Who were these Magi? The root is the same as "Magician", and means Wise Man or Wizard. Probably astronomers, or astrologers, or both. According to a 1999 analysis by Molnar, they may have been Zoroastrian priests - the Zoroastrian philosophy included the expectation of a Messiah born of a virgin - from the great Parthian Empire, which at this time rivaled Rome. They could have been an embassy to the Israelites to suggest an alliance with the new king. They were probably surprised by the can of worms they had dug up when Herod went after the newborn kids.
How would they have known Jewish myths? In around 600 BC the Jews had been captured and brought to Babylon. During that period the prophet Daniel had predicted the Messiah, and given timing. (Interesting, his timing can calculate out exactly to Apr 3, 33 AD, when most scholars believe Jesus was crucified.) The Jews were allowed back to Israel, but many stayed on. Quite possibly the Magi were steeped in their myths and history. There is a lot that has been stripped from history of this period.
In addition to Daniel there were other Prophets of the Messiah, especially Isaiah. Various books of the Bible discuss stars, including a reference in Numbers:
"[T]here shall come a star out of Jacob, and a sceptre shall rise out of Israel." (Num.24:17).
We can assume the Magi knew all of this and more, the more being lost in history.
Hence the Star must have been something which connected to Jewish mythology of a Messiah or King. It could not be any old King, or they would not have come at that particular time. Many of the candidate conjunctions of various planets in various constellations for the Star could have applied to any King of Israel, and so lack uniqueness to the one and only Messiah. That is why I think this Star must have been not just predictable but actually foretold, and the Magi were watching for its emergence.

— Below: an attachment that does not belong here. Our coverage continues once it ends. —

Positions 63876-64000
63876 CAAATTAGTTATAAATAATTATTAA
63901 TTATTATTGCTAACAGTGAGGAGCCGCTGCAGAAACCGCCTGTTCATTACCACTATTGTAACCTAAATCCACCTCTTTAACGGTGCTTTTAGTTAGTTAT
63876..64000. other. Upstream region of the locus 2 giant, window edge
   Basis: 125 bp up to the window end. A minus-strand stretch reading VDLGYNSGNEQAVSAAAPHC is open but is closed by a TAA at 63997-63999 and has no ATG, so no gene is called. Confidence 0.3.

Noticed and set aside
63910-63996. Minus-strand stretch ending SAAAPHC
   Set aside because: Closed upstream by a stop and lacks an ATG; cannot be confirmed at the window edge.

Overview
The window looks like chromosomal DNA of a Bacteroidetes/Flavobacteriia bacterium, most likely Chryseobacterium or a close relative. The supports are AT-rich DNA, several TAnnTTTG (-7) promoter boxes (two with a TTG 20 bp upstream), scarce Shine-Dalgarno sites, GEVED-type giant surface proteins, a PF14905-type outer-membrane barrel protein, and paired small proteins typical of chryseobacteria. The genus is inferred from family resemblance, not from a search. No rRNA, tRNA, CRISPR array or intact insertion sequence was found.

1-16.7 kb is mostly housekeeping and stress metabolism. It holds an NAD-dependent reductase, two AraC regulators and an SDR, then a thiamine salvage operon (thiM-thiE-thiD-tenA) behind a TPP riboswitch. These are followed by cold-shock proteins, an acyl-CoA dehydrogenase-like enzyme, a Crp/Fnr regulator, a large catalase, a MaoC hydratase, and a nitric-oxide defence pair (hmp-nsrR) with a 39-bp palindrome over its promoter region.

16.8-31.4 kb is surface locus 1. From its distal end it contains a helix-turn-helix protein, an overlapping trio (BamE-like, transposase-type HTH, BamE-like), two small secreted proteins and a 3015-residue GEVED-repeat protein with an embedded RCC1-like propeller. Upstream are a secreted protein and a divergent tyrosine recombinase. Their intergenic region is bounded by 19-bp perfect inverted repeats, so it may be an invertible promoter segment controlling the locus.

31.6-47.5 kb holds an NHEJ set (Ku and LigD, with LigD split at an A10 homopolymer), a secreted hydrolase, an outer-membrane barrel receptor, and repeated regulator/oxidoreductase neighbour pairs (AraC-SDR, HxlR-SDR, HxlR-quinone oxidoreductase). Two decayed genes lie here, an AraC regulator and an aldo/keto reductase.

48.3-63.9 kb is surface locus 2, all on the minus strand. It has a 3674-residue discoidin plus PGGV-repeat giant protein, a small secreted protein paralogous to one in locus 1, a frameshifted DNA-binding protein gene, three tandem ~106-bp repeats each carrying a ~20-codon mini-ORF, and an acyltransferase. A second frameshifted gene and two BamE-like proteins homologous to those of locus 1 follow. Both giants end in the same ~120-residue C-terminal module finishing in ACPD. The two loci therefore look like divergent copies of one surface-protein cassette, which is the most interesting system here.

The Star of the Jews
The star-like object in Jewish history is the Shekinah, often described as the light of God. It is not today attributed to a star. It is usually described as the presence or Light of God. Burning Bush - Shekinah light. Pillar of light - Shekinah light.
What if our interpretation has evolved, and in those days among the Jewish priesthood it was known to be a rare but recurring stellar event? This is the premise for a new candidate Star of Bethlehem.
Historically, we know the Shekinah appeared at the dedication of the Temple of Solomon in 967 BC. It also provided the light at night during the Exodus, and shone at Moses's birth.
In 967 BC, there was a conjunction of Venus and Mercury in the morning sky. Could this be the Shekinah? These planets come close off and on, but every 480 years they come very close, when both are very bright. They would appear as a brilliant dagger - or a cross, or a sceptre - in the morning sky, pointing down. In 7 BC, this conjunction happened again. Could this be the Star of Bethlehem?